You might not know this, but there was metadata before there was, well, metadata. Way back in 1914, Kodak introduced the Autographic system, a combination of autographic cameras and film that allowed you to permanently sign, date and title your negatives as you shot them. Read more…
Put your name and date on everything. That’s the first lesson every kindergartener learns in school. Drawings, writing, scratch marks, pinecone Santas, they all get labeled. Kids are taught to do this because name and date are essential in understanding any piece of content. And hopefully it’s a habit that remains with them for life. If that pinecone Santa ever makes it into a retrospective, viewers are going to want to know who made it. And more importantly, when.
Canon is sending out the above invitation for a press event on July 23rd (translation, anyone?). This date is when the company’s first mirrorless camera(s) is expected to be unveiled. Here are the rumored specs of the new system: two cameras with G1 X-sized sensors offering 14 and 24 megapixels, EF compatibility using an adapter, EVF on at least one of the cameras, and 3-5 lenses initially. Mark your calendars — it’s coming.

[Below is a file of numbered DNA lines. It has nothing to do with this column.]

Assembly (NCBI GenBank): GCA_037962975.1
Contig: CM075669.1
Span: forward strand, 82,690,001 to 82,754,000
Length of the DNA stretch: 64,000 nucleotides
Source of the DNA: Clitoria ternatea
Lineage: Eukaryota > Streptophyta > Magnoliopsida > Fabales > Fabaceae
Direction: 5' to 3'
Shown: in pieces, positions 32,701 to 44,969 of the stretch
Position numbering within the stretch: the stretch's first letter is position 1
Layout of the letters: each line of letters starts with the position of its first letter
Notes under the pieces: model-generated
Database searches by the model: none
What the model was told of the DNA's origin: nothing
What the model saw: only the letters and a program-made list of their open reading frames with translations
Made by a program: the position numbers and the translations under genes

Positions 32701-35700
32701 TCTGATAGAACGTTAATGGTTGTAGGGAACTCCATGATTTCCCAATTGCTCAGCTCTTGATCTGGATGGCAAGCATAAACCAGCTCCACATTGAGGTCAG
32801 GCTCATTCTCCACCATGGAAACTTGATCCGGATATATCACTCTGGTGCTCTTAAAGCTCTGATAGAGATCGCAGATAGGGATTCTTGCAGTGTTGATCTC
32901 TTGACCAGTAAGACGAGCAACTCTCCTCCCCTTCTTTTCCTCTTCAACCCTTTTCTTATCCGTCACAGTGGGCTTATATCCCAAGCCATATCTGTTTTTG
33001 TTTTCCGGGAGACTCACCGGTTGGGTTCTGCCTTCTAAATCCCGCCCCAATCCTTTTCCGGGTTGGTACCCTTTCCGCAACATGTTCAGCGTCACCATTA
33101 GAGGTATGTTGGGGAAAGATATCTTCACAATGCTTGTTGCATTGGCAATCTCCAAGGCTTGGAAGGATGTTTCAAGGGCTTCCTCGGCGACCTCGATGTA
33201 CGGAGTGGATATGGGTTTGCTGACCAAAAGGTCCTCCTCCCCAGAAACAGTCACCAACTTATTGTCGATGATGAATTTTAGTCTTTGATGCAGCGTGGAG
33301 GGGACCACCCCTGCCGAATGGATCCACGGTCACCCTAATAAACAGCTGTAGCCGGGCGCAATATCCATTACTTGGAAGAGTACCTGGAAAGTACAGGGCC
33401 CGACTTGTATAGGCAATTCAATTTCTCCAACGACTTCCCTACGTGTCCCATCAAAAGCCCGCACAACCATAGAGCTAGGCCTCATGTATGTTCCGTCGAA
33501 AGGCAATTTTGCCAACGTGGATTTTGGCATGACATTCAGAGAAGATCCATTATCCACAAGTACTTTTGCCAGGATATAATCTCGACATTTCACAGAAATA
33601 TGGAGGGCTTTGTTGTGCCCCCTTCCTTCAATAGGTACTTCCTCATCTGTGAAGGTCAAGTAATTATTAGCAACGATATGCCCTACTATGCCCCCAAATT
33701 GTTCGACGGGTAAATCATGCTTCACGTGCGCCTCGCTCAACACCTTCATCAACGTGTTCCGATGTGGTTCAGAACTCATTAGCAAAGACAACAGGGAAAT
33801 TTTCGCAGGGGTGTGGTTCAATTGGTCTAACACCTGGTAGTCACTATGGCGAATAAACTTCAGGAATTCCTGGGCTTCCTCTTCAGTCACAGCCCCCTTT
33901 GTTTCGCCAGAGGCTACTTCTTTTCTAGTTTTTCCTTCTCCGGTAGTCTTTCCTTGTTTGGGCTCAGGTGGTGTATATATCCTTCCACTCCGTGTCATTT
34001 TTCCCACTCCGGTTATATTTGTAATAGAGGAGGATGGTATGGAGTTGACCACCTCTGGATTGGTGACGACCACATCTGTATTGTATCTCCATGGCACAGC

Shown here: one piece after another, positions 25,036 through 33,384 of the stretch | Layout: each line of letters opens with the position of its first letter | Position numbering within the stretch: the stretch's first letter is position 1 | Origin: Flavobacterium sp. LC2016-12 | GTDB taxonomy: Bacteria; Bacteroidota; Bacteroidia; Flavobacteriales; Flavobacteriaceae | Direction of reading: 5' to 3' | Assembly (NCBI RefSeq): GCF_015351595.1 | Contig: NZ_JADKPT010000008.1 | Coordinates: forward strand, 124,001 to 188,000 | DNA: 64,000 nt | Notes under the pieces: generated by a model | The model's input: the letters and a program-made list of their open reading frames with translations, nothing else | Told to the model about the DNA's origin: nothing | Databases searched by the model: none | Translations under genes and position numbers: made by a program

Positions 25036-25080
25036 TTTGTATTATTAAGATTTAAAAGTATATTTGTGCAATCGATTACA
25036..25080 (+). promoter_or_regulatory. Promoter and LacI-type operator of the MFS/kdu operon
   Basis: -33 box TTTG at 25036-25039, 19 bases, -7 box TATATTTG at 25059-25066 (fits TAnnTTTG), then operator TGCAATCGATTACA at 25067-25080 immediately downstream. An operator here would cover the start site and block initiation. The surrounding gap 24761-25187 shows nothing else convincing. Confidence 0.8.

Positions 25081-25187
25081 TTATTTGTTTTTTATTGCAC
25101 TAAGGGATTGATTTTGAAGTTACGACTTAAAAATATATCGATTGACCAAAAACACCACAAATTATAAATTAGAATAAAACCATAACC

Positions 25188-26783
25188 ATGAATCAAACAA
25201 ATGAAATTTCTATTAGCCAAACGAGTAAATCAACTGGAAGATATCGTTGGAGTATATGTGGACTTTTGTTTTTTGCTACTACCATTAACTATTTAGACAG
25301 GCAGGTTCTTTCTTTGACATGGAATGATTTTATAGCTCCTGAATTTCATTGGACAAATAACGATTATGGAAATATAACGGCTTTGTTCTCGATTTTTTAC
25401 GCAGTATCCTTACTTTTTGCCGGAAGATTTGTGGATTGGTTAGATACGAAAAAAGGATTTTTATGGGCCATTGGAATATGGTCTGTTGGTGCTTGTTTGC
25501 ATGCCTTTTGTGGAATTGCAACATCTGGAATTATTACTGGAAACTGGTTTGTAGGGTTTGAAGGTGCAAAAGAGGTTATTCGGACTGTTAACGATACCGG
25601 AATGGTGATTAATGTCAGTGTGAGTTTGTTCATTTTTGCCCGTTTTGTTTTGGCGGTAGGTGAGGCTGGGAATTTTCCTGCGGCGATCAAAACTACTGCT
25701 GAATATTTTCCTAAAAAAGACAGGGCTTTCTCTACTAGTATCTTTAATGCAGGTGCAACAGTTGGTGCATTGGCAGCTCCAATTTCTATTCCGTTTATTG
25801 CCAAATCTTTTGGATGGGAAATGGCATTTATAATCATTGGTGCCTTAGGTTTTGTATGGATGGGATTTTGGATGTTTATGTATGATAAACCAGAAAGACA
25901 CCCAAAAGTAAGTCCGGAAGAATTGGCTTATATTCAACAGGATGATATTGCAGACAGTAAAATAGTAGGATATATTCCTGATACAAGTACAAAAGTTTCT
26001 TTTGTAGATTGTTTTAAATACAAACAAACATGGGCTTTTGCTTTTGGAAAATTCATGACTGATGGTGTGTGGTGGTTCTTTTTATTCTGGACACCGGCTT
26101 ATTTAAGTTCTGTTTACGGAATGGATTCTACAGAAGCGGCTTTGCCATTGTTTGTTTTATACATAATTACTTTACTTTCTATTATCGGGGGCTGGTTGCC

(via Canon Rumors via Photo Rumors)
9 out of 10 adults in America believe that people are over-sharing sensitive personal information. One culprit is the GPS-enabled camera, which can reveal exactly where you were at a specific time by baking the information into photos. If you’re uncomfortable with how specific this EXIF data is, Canon has a solution: fuzzy precision. The company has patented a system that may one day allow its camera users to choose “low precision” EXIF data. This means cameras would record rough and non-specific details of when and where an image was made. Instead of 12:31pm, it might record it was 12-1pm, and instead of a particular location, it might provide a general area on a map.
(via Egami via Canon Watch)